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In Focus

Halloween Campaigns: One Beauty, Lots of Beasts

Nov 1, 2019 9:54:51 AM



Makeup is THE hot story for Halloween this year. Unlike candy and costumes, it’s calorie free, one size fits all, and works for all ages. It inspires envy and displays artistry, both IRL and online. It hits the sweet spot of social media-lovin’, Euphoria-watchin’ younger Millennials and Gen Zers.

This is the new generation of consumers who crave bolder looks and are willing to spend on pricier palettes and better-for-you products. (Meaning: the pore-clogging Party City grease paint of yesteryear just won’t do.)


Overall, beauty is a $500 billion industry that’s growing in stores and online, and has been turned on its side with the advent of Influencers, DTC brands, and YouTube tutorials that are entertaining and easy to shop. (Does your content do that?)

While candy, costumes, and décor are the big focus for traditional retailers, we wanted to see just who was committed to serving the highly desirable beauty audience in new and innovative ways. Who’s executing seasonal campaign best practices? Spoiler alert: it’s not the Amazons and Targets of the world.

When it comes to an example of a seasonal campaign executed as flawlessly as a cut crease…every (*clap*) retail (*clap*) category (*clap*) can learn from what we found with this audit.


A little bit better than basic

When it comes to the execution of their Halloween makeup content, Target and Walmart tick off a lot of boxes:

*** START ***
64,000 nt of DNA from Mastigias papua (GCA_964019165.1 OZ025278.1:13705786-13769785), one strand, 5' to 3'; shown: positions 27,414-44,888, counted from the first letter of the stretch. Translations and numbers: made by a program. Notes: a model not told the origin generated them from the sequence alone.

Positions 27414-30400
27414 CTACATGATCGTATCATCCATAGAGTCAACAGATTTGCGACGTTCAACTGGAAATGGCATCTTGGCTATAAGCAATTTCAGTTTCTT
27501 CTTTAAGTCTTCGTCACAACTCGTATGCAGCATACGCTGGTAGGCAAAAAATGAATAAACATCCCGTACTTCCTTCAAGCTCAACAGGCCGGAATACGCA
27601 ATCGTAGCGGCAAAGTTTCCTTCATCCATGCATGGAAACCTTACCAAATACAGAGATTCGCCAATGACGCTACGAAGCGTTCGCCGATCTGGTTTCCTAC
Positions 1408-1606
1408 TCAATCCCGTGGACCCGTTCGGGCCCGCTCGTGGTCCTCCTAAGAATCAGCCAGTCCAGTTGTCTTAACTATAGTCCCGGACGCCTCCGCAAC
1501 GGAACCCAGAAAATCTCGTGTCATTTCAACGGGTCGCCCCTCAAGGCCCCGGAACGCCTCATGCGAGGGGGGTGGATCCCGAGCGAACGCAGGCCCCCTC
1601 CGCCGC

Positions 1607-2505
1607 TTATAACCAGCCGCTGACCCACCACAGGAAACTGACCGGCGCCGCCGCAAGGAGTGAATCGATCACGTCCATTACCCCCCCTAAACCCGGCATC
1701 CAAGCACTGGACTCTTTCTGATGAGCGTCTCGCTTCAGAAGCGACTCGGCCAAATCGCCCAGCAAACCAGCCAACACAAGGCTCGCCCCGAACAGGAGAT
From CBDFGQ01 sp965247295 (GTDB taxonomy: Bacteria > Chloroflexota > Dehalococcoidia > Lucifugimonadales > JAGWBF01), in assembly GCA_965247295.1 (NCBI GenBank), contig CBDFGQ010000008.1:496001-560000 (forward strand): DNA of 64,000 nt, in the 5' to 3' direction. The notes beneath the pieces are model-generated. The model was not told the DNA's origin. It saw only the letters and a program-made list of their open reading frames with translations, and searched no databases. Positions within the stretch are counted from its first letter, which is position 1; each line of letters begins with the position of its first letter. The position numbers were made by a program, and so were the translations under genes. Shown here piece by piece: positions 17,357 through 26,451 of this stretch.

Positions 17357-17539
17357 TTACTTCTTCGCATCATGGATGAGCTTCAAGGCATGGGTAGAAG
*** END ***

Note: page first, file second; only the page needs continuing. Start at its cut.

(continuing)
• They each have a Halloween event page with separate “Makeup” landing pages
  • They show unique makeup looks either created in-house or by using influencers
  • You can purchase the products used to create the looks within a “Collection” on their sites. This is good!
  • They drive to the landing page content with social media. (Reality check: It’s only 1–2 posts, which is light, but we know they have tons of other product priorities, so, que sera, sera.)
  • Our biggest gripe: They do NOT have dedicated video tutorials or step-by-step articles that show you how to apply the makeup to achieve the desired look. Not on their sites, not on their Insta, not in Insta Stories, not on their YouTubes. This is the equivalent of falling down while the masked murderer is chasing you: totally dumb, TBH.




Asleep at the wheel

Amazon, as a company, has a lot going on, and giving audiences Halloween makeup tips and inspiration is clearly not high on its priority list. There is a “Halloween Store,” but it does not link to the Beauty and Makeup pages. Those pages can be accessed by the main nav, but don’t bother: once you get there, you only find the Lady Gaga line that was launched months ago and got a lukewarm response.



Finally, the good stuff!

NYX Professional Makeup is a cosmetics brand that is totally killing it in every way imaginable this Halloween season.

Peep this:


NYX’s ecomm site introduces you to its “Wonderland After Dark” characters. You’re given six custom looks you can shop, step-by-step articles and videos on how to apply the looks, and even a “Try It On” visualizer where you can upload your own photo.